Southport - After Justin Rose finished fourth in the British Open at Royal Birkdale as a 17-year-old amateur in 1998, it seemed inevitable that he would soon go on to win the Claret Jug.
But he returns to the Southport links for this week's championship having never subsequently managed to match that performance as a professional.
It is little wonder that Rose, now 36, spoke of "unfinished business" on Tuesday as he prepared for Thursday's first round, when he will go out in a group with former Open champion Louis Oosthuizen of South Africa and Justin Thomas.
"It surprises me after all these years that is still the best finish," he said of his performance in miserable weather in 1998, when Mark O'Meara eventually won the title in a play-off against Brian Watts.
Rose equalled the record low score for an amateur at The Open with a second-round 66, and there was a huge roar when he holed a pitch from the rough at the 18th on the Sunday for a birdie to secure a tie for fourth place.
"I don't want to say that if I don't win this it's going to be a huge sort of hole in my career, but it was the one tournament that even before I finished fourth here as an amateur, I got to final qualifying at the age of 14 and created a bit of a story then.
"It's definitely been a championship that I've had great moments in. And to win it would kind of close the book in a way on my Open Championship story."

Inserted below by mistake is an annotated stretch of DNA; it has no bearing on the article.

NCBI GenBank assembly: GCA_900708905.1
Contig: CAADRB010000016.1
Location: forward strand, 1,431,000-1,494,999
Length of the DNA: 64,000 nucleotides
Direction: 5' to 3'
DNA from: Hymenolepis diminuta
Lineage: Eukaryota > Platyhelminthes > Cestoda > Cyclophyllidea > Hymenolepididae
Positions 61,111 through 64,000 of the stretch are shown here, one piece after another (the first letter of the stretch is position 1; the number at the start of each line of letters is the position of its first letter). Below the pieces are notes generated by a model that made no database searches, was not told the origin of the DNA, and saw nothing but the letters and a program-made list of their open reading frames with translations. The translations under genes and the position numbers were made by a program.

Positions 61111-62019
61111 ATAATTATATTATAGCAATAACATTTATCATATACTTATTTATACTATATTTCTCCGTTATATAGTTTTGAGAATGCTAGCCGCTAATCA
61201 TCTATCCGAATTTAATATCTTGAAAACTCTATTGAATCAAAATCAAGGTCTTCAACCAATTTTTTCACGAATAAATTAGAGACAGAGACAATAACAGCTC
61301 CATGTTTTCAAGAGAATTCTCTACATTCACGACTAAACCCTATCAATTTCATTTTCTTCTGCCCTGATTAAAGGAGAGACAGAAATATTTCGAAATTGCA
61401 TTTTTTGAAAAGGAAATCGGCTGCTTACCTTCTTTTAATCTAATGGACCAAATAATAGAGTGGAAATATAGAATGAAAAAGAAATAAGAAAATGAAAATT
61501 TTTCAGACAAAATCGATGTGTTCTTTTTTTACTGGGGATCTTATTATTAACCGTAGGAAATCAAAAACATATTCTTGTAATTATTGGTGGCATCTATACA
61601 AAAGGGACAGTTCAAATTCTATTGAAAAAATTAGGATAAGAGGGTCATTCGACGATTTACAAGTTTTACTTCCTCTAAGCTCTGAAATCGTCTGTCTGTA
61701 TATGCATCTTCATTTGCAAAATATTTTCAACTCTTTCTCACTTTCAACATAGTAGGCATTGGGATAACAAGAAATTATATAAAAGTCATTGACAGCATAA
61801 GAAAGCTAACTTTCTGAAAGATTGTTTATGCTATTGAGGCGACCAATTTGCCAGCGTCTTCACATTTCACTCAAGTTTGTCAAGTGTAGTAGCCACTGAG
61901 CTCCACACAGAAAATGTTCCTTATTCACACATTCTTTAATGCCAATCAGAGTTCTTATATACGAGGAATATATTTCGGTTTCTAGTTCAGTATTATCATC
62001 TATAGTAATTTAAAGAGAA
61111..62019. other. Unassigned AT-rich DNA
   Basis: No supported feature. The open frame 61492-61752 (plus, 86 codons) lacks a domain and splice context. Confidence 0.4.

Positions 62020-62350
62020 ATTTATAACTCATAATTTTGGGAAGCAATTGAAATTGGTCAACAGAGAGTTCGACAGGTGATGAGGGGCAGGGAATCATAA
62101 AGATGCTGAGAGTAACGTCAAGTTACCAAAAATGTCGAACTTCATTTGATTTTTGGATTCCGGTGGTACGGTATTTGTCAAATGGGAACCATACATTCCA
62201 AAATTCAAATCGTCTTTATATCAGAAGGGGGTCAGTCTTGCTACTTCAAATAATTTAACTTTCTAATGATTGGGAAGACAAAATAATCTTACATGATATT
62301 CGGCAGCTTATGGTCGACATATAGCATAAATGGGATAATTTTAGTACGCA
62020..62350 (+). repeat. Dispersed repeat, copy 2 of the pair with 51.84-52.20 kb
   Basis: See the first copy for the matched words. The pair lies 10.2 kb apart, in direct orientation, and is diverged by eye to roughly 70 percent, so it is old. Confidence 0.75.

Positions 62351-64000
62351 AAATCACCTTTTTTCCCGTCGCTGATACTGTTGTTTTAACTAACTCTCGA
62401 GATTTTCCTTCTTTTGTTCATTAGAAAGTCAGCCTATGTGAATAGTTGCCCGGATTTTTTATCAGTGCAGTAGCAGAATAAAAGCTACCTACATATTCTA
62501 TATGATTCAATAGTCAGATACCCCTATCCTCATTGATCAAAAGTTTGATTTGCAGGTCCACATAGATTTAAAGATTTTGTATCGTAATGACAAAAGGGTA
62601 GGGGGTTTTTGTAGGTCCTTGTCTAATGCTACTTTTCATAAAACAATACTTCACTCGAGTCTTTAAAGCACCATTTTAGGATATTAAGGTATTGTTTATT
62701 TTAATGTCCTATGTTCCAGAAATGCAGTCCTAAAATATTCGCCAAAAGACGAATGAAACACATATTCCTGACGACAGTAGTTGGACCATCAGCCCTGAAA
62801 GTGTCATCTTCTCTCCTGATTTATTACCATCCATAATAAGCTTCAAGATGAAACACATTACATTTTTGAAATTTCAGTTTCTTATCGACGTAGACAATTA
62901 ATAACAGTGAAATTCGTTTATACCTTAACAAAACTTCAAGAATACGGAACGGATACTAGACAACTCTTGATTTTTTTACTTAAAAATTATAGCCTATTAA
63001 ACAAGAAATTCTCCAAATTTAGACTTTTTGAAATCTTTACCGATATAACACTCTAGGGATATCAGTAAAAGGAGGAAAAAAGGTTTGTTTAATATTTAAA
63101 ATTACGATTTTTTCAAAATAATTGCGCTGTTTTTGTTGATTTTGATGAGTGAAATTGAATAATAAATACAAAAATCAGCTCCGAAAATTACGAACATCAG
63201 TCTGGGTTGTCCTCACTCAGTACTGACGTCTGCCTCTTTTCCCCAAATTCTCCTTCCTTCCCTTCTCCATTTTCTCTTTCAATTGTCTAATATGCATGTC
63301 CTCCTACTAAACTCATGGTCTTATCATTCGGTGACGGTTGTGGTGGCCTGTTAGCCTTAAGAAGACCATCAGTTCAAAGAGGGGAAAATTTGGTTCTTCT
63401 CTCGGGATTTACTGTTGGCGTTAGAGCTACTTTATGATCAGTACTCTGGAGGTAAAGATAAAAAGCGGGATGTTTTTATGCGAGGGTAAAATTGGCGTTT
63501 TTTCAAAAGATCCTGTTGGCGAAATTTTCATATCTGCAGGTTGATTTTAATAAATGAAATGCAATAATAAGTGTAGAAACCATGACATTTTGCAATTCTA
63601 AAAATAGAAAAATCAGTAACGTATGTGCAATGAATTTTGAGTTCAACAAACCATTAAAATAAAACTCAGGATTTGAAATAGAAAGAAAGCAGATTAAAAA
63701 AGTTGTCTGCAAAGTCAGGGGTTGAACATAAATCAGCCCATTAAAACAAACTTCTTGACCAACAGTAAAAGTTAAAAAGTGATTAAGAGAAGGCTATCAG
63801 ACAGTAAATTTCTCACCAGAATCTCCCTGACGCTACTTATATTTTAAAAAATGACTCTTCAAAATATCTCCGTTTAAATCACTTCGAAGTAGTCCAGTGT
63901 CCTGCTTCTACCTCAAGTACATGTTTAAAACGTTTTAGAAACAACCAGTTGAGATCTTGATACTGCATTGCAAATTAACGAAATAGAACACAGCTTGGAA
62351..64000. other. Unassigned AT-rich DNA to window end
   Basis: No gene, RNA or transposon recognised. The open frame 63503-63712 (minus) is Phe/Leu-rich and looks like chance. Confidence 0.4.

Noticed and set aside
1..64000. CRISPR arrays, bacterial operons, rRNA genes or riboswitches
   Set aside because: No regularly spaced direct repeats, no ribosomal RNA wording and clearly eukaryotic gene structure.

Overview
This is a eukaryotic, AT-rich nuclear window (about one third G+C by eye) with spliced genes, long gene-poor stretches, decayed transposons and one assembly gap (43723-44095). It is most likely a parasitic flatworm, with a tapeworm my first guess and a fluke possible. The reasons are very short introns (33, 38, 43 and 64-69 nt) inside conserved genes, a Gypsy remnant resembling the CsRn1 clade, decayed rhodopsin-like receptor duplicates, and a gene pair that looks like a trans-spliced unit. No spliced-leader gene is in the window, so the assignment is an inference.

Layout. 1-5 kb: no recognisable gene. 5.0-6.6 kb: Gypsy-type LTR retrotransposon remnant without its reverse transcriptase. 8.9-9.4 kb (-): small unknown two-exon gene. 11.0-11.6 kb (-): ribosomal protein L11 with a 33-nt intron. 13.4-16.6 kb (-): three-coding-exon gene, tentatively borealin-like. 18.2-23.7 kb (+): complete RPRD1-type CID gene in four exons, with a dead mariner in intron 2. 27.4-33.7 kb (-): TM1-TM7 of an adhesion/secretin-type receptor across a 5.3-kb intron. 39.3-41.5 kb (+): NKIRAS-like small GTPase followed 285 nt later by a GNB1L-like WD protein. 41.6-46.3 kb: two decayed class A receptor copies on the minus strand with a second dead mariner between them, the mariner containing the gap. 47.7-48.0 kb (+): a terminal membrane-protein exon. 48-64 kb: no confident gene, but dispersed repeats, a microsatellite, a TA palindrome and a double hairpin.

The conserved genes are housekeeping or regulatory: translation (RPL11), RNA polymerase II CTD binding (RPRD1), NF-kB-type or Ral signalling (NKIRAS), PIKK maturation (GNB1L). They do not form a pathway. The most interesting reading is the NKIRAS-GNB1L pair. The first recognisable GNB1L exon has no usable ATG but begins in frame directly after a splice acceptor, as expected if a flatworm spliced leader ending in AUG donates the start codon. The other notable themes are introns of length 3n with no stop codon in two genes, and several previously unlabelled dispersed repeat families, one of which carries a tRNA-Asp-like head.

Rose - who warmed up for Birkdale by attending Roger Federer's victory over Marin Cilic in the Wimbledon final on Sunday - has had mixed results since winning Olympic gold in Rio last year.
He was runner-up to Sergio Garcia at the Masters in April
but missed the cut at the recent US Open.
Having only ever won one major, at the US Open in 2013, Rose admits he still uses his 1998 display as a model.
"The freedom I had that particular week, the confidence I had in my short game, the innocence in which I played the game, I think, is kind of still a model.
"But, yeah, when I do look back I do marvel at how I was able to compete so closely down the stretch, and finished within two shots of winning an Open Championship at the age of 17.
"I guess for me it was a glimpse into what my potential
is. And hard work will create another chance here and there."